In the example, we use the placeholder for the used Ditto instance. You need to adjust to the valid URL of your environment. We assume you have access rights to the Ditto Devops Commands credentials in the used instance (username: devops, password: `foobar is the default).

You can change the password by setting the environment variable DEVOPS_PASSWORD in the gateway service.

Alternatively, an already existing password can be obtained and stored as an environment variable using the following command:

export DEVOPS_PWD=$(kubectl --namespace ditto get secret my-ditto-gateway-secret -o jsonpath="{.data.devops-password}" | base64 --decode)

Please be aware that this command assumes Ditto has been deployed within a namespace ditto.

Finally, you adjust the parameter piggybackCommand.connection.uri with the URL of the running BaSyx server to which Ditto should have network connectivity.

As HTTP requires us to replace certain characters for proper processing, we encode the payload by escaping certain characters and removing the line breaks. We replaced newlines with \n and ' with '"'.

curl -X POST -u devops:foobar -H 'Content-Type: application/json' --data-binary '{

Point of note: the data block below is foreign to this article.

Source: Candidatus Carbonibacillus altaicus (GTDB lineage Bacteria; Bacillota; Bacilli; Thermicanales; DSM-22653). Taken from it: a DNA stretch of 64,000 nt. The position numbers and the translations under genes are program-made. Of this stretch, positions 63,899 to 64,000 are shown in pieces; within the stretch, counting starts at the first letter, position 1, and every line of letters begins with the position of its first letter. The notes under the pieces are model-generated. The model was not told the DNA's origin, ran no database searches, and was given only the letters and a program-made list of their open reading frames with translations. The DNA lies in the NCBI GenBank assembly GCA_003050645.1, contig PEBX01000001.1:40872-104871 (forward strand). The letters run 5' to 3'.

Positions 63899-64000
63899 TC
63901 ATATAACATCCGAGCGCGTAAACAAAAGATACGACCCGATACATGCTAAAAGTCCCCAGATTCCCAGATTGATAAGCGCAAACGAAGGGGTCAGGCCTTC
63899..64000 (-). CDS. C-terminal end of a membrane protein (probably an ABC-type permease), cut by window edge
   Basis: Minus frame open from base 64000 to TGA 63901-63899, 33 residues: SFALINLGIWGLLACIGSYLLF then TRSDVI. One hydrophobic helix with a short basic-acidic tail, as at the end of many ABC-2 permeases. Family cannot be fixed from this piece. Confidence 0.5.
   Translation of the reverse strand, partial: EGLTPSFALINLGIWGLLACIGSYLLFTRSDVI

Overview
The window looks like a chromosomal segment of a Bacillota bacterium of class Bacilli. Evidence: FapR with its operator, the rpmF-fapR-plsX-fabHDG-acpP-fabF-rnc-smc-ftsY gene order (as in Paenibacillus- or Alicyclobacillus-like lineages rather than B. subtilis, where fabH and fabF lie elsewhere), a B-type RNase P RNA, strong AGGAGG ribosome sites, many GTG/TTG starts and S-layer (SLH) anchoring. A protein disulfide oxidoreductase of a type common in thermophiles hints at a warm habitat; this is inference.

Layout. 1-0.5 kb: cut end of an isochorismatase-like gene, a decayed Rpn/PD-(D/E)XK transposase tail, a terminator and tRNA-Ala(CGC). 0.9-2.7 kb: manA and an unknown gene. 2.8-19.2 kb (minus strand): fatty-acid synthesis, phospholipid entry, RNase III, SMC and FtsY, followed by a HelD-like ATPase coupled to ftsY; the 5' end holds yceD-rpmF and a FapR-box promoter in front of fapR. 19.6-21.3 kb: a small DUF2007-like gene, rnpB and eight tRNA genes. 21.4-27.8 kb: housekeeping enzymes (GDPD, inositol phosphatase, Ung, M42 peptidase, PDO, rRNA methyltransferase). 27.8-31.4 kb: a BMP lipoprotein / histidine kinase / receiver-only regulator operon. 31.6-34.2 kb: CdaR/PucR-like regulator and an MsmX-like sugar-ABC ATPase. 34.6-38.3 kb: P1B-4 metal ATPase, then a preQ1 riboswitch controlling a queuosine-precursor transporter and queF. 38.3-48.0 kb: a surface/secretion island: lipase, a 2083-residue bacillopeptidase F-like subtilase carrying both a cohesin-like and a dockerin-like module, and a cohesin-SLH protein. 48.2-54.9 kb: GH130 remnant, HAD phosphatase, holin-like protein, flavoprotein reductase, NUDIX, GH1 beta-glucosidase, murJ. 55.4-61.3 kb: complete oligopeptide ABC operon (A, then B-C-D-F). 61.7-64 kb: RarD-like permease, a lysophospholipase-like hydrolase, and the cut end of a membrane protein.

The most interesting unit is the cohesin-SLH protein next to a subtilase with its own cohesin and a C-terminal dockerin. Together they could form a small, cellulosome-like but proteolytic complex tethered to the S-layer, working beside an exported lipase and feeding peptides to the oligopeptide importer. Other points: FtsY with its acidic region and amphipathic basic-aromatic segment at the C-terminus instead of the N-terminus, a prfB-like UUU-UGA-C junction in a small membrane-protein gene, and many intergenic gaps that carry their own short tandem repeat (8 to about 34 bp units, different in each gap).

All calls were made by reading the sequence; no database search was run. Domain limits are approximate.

"targetActorSelection": "/system/sharding/connection",
    "headers": {
      "aggregate": false
    },
    "piggybackCommand": {
      "type": "connectivity.commands:createConnection",
      "connection": {
        "id": "basyxserver-http-connection",
        "connectionType": "http-push",
        "connectionStatus": "open",
        "uri": ":4001",
        "failoverEnabled": true,
        "mappingDefinitions": {
          "mappingforShell": {
            "mappingEngine": "JavaScript",
            "options": {
              "outgoingScript": "function mapFromDittoProtocolMsg(namespace, name, group, channel, criterion, action, path, dittoHeaders, value, status, extra) {\n  let headers = dittoHeaders;\n  let textPayload = JSON.stringify({\n    conceptDictionary: [],\n    identification: {\n      idType: '"'Custom'"',\n      id: namespace\n    },\n    idShort: namespace,\n    dataSpecification: [],\n    modelType: {\n      name: '"'AssetAdministrationShell'"'\n    },\n    asset: {\n      identification: {\n        idType: '"'Custom'"',\n        id: namespace + '"'-asset'"'\n      },\n      idShort: namespace + '"'-asset'"',\n      kind: '"'Instance'"',\n      dataSpecification: [],\n      modelType: {\n        name: '"'Asset'"'\n      },\n      embeddedDataSpecifications: []\n    },\n    embeddedDataSpecifications: [],\n    views: [],\n    submodels: []\n  });\n  let bytePayload = null;\n  let contentType = '"'application/json'"';\n  return Ditto.buildExternalMsg(headers, textPayload, bytePayload, contentType);}"